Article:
A Slight Improvement in FAAC Payout in December 2021

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Thursday December 30, 2021 / 09:25 AM / by FBNQuest Research / Header Image Credit:  FBNQuest

                                                                                                                                                                                  

The gross monthly distribution by the Federation Account Allocation Committee (FAAC) distributed to the three tiers of government amounted to NGN676bn (c.USD1.65bn) in December (from November revenue). This represents a NGN4bn increase over the previous month's payout. The increase in FAAC payout is attributed to significant increases in takes from companies' income tax, value added tax (VAT), petroleum profit tax (PPT), and oil and gas royalties according to local newswires. Collection from import and excise duty, however, recorded marginal increases. The federal government received NGN261bn, c.NGN23bn lower than its share in November. The gross distribution to state governments increased by 12% m/m to NGN259bn, including NGN49bn which represents the 13% derivation for oil-producing states. The local governments' share was down NGN544m to NGN155bn.

 

The headline figure is made up of NGN489bn in gross statutory distribution, NGN183bn from the VAT pool, fx adjustments totalling NGN4bn, and recovered excess bank charges of NGN438m.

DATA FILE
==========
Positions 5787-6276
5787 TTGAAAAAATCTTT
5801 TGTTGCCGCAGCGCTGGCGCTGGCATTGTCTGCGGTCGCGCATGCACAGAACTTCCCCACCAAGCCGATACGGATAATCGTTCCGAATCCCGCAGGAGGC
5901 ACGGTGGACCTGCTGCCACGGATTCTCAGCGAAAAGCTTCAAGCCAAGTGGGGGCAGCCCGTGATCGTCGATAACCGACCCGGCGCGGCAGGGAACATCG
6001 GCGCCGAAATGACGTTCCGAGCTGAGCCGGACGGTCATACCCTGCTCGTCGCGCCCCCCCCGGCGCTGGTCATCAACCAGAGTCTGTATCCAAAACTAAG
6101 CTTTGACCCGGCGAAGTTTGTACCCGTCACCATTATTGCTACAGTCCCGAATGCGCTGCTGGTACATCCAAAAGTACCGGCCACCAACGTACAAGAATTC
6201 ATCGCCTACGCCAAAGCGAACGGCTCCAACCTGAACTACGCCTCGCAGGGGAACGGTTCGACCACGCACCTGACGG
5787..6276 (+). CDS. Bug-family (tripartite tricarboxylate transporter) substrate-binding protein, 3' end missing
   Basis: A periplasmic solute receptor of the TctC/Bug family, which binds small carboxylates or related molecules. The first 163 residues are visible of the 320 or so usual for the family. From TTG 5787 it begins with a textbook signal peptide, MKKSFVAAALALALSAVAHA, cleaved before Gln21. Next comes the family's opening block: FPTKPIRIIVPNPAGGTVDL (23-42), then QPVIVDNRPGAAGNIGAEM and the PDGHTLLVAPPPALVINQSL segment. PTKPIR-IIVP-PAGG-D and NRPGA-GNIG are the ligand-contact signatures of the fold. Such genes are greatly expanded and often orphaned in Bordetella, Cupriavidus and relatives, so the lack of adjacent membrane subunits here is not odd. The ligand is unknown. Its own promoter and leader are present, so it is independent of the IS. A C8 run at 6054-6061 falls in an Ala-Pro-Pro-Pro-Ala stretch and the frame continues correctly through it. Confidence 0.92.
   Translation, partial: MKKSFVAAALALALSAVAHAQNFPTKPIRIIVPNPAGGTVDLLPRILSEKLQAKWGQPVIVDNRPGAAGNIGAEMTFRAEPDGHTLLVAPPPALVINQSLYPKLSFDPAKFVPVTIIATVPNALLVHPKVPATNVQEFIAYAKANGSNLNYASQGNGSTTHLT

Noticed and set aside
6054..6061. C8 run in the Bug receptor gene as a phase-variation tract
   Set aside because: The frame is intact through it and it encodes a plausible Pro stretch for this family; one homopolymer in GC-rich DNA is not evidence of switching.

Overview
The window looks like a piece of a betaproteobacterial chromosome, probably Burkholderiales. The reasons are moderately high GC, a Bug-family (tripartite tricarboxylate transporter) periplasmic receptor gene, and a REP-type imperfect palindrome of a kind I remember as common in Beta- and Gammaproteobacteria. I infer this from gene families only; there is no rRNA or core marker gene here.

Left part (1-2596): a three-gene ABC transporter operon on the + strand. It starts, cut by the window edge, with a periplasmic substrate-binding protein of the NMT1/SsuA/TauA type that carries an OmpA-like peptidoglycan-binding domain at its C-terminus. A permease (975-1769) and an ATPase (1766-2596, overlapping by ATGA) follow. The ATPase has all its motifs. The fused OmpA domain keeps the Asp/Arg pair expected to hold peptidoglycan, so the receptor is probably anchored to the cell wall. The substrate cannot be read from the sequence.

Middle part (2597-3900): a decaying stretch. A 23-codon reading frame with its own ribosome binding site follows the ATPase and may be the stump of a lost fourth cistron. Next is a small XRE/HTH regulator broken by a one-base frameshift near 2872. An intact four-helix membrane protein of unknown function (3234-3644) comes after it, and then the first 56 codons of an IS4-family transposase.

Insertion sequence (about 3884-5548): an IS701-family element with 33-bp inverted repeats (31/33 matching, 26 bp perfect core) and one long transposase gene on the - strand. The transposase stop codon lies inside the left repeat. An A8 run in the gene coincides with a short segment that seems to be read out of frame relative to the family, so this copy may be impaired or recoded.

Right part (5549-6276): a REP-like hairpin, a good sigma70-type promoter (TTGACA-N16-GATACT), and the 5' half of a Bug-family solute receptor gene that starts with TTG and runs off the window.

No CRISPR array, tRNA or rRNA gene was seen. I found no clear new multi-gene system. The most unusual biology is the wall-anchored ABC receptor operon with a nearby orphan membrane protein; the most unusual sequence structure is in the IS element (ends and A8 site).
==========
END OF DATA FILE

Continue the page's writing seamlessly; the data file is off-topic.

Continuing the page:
According to the committee, the balance in the Excess Crude Account (ECA) declined significantly to c.USD35.4m from c.USD61m in the previous month.

 

Of the total distribution, NGN31bn was spent on cost of collection while the total deductions for statutory transfers, refunds and savings amounted to NGN137bn.

 

In its FAAC report for November '21, the NNPC disclosed that a total of NGN199bn in value shortfall (fuel subsidy claims) was to be deducted from this month's FAAC remittance. As a result, the NNPC was able to remit only 8.5% (NGN10.5bn) of its projected NGN122.7bn to the federation account. We expect a respite from the corporation's dwindling contribution to the government coffers when the proposed deregulation of petroleum products takes effect from H2 '22. In addition to this, the country must ramp up its oil production if it is to fully maximise the benefits of rising oil prices. According to OPEC data obtained from secondary sources, Nigeria's oil output (excluding condensates) was up 6% m/m to c.1.42mbpd in November.

 

While eliminating fuel subsidies and improving oil production would greatly improve the fiscal position of the three tiers of government, a more sustainable path, given the volatility of oil prices, is required to boost revenue generation.  

 

Revenue allocations (gross) by the FAAC (NGN bn)            

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Sources: Office of the accountant-general of the federation (OAGF); local media; CBN; FBNQuest Capital Research


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